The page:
“Just Be Nice One Time”: A Memoir

Recently more so than ever I’ve been told by friends and family members to “be nice”. They say it in passing, like a friendly reminder, much like the way someone would call after you, “don’t forget your keys!” or “call me when you get there!”. They say it in heart-to-heart conversations, the way someone would
give quality advice out of concern and compassion. They type it in text and they say it in calls. They say it sternly, with one of those
“I know you and how you are” looks.  They say it casually, like I don’t hear the conviction behind their all too nonchalant assertion that maybe, just maybe I should try to be less bitchy and abrasive. “Be nice”, they advice. “Just be nice!”, they demand.

img_6371Whether friendly advice or frustrated concern, their words have only reinforced in me that the last thing I will ever actively, willingly and cognitively do is be nice.

Recently more so than ever I’ve been dating. I’ve been dating guys I meet on Bumble, for a free drink and Tuesday img_6376night ego-boost. I’ve been dating guys I’ve met at bars, for some quality flirtation and kisses between cigarettes. I’ve been dating attractive actors, and douchey doctors. Real estate broker mates and bottle service bros. I’ve been a lot of things on these dates. I’ve been an animated actress, dominating conversation and charming with my cleverness. I’ve been a flirtatious lush, sipping wine too quickly and letting cami straps fall down off of my shoulders. I’ve been serious and stoic, playing with my hair nervously and opening up about my heartbreak, and I’ve been fun-loving and engaging, hopping from bars to restaurants with my date following behind like a puppy on a leash. In all of my recent dating endeavors though there’s one thing I notably haven’t been. And that’s nice.

It’s not always that I’m an outright bitch. Well, intentionally. It’s often my bluntness that throws people off initially. The off-color comments and nearly blatant insults. My personality also comes off a little strong, I’ve been told. There’s the whole complete lack of shame thing, coupled with the arrogance of someone who knows they have the best cleavage in the bar, and I definitely don’t imagine my foul mouth or overtly sexual nature set me up for success either. But bitchy? I mean yeah, if they’re a wuss…

img_6375It’s not that I’m being “not nice”, I’m just not subscribing to the whole boost his ego and suck his dick after the third date kind of thing. People tell me so often to “be nice” but then also tell me to be myself.. So which is it? Because clearly, now that these two words of advice are reiterated so often they practically ring in my head in a million different voices like a schizophrenic nightmare, I need to take a step back and think. Be less blunt? Try to be less abrasive and unimpressed all of the time? Lower my standards or heighten my disappointment bar?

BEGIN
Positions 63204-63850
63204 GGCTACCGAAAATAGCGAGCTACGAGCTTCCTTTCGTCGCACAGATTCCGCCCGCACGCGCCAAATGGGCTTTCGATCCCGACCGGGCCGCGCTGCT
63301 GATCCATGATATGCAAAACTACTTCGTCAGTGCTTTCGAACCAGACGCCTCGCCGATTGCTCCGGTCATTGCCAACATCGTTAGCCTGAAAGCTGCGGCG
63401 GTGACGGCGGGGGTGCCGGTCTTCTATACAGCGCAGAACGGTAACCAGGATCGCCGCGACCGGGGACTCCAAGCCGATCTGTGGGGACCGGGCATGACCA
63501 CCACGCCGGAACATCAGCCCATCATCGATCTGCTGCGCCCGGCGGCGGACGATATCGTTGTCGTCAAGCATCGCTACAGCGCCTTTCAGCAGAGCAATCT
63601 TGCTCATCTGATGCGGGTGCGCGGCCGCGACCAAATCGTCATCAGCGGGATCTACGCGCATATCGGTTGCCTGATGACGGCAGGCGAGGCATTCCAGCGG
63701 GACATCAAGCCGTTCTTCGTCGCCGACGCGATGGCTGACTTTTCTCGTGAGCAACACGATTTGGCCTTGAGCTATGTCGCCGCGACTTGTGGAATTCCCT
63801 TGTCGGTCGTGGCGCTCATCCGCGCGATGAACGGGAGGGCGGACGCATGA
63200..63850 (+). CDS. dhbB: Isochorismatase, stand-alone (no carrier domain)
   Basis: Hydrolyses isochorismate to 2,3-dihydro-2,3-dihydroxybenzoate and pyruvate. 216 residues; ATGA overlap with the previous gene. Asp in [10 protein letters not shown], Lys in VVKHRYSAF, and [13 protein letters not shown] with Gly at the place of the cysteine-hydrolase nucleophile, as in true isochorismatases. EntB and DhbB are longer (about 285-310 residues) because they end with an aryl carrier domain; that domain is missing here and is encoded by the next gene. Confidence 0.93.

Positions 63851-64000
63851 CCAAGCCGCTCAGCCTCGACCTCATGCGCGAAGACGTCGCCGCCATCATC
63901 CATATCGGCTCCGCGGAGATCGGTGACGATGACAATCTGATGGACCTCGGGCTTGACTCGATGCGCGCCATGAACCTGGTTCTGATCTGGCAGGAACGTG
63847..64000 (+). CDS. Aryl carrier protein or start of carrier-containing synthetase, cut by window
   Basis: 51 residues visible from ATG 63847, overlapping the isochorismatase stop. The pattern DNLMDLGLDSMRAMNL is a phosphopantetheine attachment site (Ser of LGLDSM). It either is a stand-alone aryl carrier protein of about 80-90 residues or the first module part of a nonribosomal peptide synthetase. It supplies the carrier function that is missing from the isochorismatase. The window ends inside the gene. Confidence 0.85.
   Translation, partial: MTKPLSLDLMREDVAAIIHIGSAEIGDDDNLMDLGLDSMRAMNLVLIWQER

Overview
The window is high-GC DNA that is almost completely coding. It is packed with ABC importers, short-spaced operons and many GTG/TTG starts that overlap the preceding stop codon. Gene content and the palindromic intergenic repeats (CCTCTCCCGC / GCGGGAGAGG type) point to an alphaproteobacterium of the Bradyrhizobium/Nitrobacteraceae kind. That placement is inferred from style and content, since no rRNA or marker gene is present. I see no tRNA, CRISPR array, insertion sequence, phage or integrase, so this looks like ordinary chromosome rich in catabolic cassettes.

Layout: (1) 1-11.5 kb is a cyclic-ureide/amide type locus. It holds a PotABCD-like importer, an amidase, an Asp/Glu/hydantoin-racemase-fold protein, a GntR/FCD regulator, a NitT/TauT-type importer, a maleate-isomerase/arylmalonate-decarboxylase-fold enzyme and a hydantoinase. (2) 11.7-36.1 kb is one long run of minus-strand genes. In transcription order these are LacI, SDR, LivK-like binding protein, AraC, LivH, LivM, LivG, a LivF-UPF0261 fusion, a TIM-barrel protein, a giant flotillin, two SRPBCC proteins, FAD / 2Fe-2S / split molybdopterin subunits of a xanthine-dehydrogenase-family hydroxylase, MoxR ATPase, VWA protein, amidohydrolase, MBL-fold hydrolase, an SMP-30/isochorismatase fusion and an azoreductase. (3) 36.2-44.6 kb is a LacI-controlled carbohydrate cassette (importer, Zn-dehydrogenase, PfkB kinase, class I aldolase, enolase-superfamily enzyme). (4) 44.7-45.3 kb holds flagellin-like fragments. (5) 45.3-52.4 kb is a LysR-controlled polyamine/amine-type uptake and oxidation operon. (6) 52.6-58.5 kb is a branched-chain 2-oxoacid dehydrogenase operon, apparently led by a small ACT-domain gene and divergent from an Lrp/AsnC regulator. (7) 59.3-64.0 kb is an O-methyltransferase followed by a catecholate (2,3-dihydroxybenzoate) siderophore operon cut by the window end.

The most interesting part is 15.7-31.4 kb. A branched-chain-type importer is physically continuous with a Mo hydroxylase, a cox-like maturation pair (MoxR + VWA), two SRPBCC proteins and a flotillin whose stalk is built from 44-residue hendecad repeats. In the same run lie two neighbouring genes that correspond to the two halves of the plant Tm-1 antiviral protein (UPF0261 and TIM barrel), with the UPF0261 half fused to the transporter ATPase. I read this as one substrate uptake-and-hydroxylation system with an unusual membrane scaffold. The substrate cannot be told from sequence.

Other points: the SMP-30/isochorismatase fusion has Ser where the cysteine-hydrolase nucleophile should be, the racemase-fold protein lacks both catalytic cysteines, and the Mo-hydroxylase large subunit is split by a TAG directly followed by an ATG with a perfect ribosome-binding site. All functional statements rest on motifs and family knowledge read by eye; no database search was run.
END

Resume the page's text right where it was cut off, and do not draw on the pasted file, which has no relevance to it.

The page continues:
I approach dating like I do anything else in my life: very straightforwardly. Set a goal, accomplish goal, reap the benefits. That hasn’t necessarily worked out horribly for me so far… Moved to NY with a dollar and a dream, landed an incredible job that allows me to live a lifestyle I’m beyond happy with, and I fit into the XOXO dress I graduated from Highschool in! So are my tactics really all that off?

The last time I was “nice” to a guy I had my heart stomped on on 31st and 8th and I guess since then I haven’t necessarily been feeling so ~lovey dovey~. Sure, maybe these inserted screengrabs of 100% true conversations I have with guys will make you think, “gee you frigid bitch being a bit nicer is definitely advice you should be taking”, but t0 that point, why? What will I see from being a bit nicer on dates? If their accent pisses me off, their ego is out of control, their debit card has a beach scene on it or I can’t stand the subtly homophobic comments he’s making then WHY BE FUCKING NICE?img_6373

And in addition to why, there’s also how. How do I go about being “nicer”. Can that be accomplished through saying less and smiling more? Filtering my comments and offering to make him coffee in the morning instead of kicking him out before I even have a chance to put a bra on? When I think of nice I think of someone naturally warm and warm without reservation. Is that really a thing that a young girl in this city should be anyway? Should you really be advising that I change my character for strangers that, and there’s no in between, either want to spend a night with me or want to spend their life with me? If being nice is not my natural inclination then why advise, whether friendly or assertive, whether casual or concerned, that I actively rework the way I approach interaction?

My tactics may not be conventional, and my approach will never be one girls should aspire to employ, but as much as it’s “not working” for me it’s working just fine. The next time I find a guy worth being nice to I will be very nice. Twice in a night.


One thought on ““Just Be Nice One Time”: A Memoir

  1. Step right up folks, watch a walmart brand Sarah Michelle Gellar try to repress her insecurities by using dating apps to chase the feeling of superiority that comes with rejecting someone without going through the hassle of actually dating them. Watch her try to bolster her web presence with screenshots of her conversations that make light of mental illness and alcoholism while trying to guess how many venereal diseases she’s got under her belt.


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